Here's Leicester manager Nigel Pearson talking about tonight's game against Man City:
Do I expect any backlash or do I take encouragement from their recent results? I think a bit of both.
This is an example of how mistaken beliefs can cancel out. On the one hand, we have the hot hand fallacy (well, cold hand in this case); the idea that unusually bad performance persists*. On the other, there's the gambler's fallacy; the idea that a run of unusually bad outcomes increases the likelihood of a good one. In giving equal weight to both errors, Mr Pearson has come to a reasonable judgment.
This is an example of how cognitive biases can cancel out to produce an accurate opinion.
I suspect it's not an isolated instance. Bayesian conservatism - under-reaction - might sometimes offset over-reaction: behaviouralfinance.net has entries for both.
A new paper by Thomas Eisenbach and Martin Schmalz give us another example. Overconfidence, they say, might be used as a commitment device.
This is because many of us have time-inconsistent risk preferences: we don't worry about future risks until they are imminent, when we panic. For example, you might sign up for a charity parachute jump but then panic on the day. And actors and musicians feel stage fright just before they perform even though they chose to enter professions where they knew they'd have to go on stage. For retail investors, such preferences can be expensive. It can cause them to have heavy equity exposure in normal times, only to get cold feet when volatility increases, thus causing them to sell when prices are temporarily depressed.
Overconfidence, they say, can solve these problems. The investor who is overconfident about his abilities might think when shares fall "the market's being stupid; it'll come round to my way of thinking soon". This might be irrational overconfidence, but it saves him from the temptation to sell at the bottom. Similarly, the mediocre actor can overcome stage fright by telling himself that he's going to deliver a great performance.
I suspect that a lot of what we call rational behaviour is in fact the cancelling out of biases. This might occur within particular individuals, as in Mr Pearson's case. Or it might occur within groups. Maybe one reason why the stock market is (sometimes? often?) efficient isn't that all its participants are rational but rather that those who over-react offset those that under-react; experiments show that stupid traders can produce rational markets. There's (sometimes) wisdom in crowds and (often?) benefits to cognitive or ecological diversity because irrationalities can net out. This is why we often prefer committees to individual decision-making.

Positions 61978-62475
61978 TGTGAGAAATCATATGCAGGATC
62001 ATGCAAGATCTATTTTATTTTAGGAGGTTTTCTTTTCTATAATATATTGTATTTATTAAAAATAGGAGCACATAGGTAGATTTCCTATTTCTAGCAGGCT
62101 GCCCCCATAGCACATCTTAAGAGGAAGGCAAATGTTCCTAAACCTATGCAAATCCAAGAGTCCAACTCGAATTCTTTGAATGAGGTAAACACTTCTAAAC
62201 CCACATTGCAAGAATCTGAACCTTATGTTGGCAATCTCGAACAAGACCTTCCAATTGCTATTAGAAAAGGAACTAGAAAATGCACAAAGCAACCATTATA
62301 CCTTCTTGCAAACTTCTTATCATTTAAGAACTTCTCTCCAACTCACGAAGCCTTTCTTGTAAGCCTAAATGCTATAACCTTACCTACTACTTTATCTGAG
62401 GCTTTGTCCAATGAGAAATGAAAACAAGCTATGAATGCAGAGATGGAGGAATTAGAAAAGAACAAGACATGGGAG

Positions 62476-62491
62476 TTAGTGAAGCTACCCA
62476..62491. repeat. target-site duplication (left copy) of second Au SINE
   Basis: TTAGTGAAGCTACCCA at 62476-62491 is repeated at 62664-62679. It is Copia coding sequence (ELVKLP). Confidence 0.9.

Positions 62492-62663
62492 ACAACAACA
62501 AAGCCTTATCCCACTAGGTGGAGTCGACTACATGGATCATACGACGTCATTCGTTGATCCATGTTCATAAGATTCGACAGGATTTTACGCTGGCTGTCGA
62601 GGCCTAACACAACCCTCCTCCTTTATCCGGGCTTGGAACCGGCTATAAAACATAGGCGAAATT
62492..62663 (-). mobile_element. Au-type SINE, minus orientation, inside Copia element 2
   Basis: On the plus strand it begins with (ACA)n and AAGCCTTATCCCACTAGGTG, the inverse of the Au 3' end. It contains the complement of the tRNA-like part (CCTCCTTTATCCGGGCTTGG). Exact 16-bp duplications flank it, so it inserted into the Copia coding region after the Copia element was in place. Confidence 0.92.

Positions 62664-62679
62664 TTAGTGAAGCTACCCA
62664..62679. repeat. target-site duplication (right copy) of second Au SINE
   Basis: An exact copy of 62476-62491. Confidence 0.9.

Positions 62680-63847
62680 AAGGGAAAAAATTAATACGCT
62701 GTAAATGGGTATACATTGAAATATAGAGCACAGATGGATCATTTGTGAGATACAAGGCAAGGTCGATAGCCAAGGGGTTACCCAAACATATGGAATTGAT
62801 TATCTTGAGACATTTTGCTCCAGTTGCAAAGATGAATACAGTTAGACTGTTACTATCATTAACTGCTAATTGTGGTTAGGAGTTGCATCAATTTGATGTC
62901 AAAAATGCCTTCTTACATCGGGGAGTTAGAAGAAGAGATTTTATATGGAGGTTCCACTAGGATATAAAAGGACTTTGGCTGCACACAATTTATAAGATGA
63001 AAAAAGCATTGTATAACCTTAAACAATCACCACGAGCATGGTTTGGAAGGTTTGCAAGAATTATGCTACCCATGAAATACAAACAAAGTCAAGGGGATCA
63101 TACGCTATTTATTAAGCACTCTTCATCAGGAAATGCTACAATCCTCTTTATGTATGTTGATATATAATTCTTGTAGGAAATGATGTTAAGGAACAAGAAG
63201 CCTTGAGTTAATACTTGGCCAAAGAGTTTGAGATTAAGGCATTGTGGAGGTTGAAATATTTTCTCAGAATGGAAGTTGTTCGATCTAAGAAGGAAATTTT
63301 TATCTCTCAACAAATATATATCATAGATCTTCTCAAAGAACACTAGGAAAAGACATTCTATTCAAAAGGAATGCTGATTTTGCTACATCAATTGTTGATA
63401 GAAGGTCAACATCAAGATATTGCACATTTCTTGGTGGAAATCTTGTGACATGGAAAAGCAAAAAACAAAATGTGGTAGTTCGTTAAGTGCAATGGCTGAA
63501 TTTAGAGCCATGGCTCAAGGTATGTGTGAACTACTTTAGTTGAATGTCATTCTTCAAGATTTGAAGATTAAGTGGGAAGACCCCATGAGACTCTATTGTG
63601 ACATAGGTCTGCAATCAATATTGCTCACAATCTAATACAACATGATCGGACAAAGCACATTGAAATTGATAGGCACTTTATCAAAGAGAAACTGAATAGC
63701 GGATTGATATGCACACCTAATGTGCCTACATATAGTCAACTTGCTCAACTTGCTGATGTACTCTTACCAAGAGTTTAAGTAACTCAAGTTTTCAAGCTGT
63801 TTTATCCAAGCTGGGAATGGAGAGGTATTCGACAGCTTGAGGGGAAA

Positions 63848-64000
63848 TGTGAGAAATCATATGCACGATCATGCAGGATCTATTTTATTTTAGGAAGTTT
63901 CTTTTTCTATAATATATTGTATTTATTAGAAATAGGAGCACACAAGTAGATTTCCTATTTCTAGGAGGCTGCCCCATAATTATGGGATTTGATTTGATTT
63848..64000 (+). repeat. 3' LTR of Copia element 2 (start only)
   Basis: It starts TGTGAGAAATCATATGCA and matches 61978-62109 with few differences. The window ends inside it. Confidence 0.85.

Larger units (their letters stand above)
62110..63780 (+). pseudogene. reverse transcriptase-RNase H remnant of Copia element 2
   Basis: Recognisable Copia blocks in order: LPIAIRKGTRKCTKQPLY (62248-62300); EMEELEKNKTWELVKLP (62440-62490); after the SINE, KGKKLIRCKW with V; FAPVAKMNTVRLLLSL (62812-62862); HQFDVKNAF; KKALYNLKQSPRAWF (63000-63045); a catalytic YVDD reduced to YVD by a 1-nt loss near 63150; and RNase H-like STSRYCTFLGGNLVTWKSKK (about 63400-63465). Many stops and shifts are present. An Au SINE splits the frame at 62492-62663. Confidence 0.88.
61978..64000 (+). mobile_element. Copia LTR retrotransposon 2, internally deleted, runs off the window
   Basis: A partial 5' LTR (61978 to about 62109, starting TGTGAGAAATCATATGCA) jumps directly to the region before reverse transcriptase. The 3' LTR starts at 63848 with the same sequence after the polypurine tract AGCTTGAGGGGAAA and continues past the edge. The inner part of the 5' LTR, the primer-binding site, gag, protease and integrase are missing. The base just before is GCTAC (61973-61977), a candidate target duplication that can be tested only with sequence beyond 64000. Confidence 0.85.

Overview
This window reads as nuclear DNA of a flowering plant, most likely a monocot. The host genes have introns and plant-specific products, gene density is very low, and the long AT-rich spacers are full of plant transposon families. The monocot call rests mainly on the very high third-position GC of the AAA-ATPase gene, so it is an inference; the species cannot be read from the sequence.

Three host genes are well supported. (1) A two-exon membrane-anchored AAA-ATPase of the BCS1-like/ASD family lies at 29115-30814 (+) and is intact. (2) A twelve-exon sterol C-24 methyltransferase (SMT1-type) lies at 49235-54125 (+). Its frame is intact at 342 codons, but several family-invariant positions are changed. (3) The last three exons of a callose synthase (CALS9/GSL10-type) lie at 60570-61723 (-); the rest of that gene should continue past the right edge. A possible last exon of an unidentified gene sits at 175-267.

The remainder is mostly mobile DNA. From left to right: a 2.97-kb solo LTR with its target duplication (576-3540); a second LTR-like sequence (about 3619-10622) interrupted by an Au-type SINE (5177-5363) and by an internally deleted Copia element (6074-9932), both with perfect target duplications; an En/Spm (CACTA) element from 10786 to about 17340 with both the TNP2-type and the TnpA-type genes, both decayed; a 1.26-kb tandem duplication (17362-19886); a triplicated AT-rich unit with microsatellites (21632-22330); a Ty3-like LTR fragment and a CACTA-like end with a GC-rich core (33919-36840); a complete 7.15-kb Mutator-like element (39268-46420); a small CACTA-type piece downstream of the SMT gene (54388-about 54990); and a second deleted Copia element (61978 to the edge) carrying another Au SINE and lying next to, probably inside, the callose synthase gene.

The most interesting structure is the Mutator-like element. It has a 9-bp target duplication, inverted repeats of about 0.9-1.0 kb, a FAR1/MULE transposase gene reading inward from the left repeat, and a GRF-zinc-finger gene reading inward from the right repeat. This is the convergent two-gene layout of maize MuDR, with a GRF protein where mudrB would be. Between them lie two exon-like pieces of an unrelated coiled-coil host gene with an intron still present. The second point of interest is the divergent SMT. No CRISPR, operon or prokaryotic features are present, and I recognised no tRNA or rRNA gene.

There's a political implication here. If we look only at individual cognitive biases, we'll be tempted to infer that stupidity is everywhere; after all, the list of such biases is a long one. This, though, is a mistake. We need the hard evidence of systematic error before we can infer that biases matter. And sometimes, this is lacking.
Take one example - savings. It's easy to infer from the ubiquity of hyperbolic discounting or akrasia that people are saving too little. If, however, we look at the wealth of those in or approaching retirement, things aren't so plain. And, indeed, it is possible to be overly prudent - to save too much and so deprive one's present self of happiness and one's future self of consumption capital and happy memories.
Perhaps, then, some of us overstate the amount of irrationality around us. Worse still, there might be unpleasant political motives for doing so.
* There's some doubt about whether the hot hand fallacy really is a fallacy. However, any Gooner seeing Olivier Giroud's performance against Monaco last week - when he missed a series of chances even though he went into the game in good "form" - will suspect it is indeed a fallacy. (This point might itself be an example of over-reaction).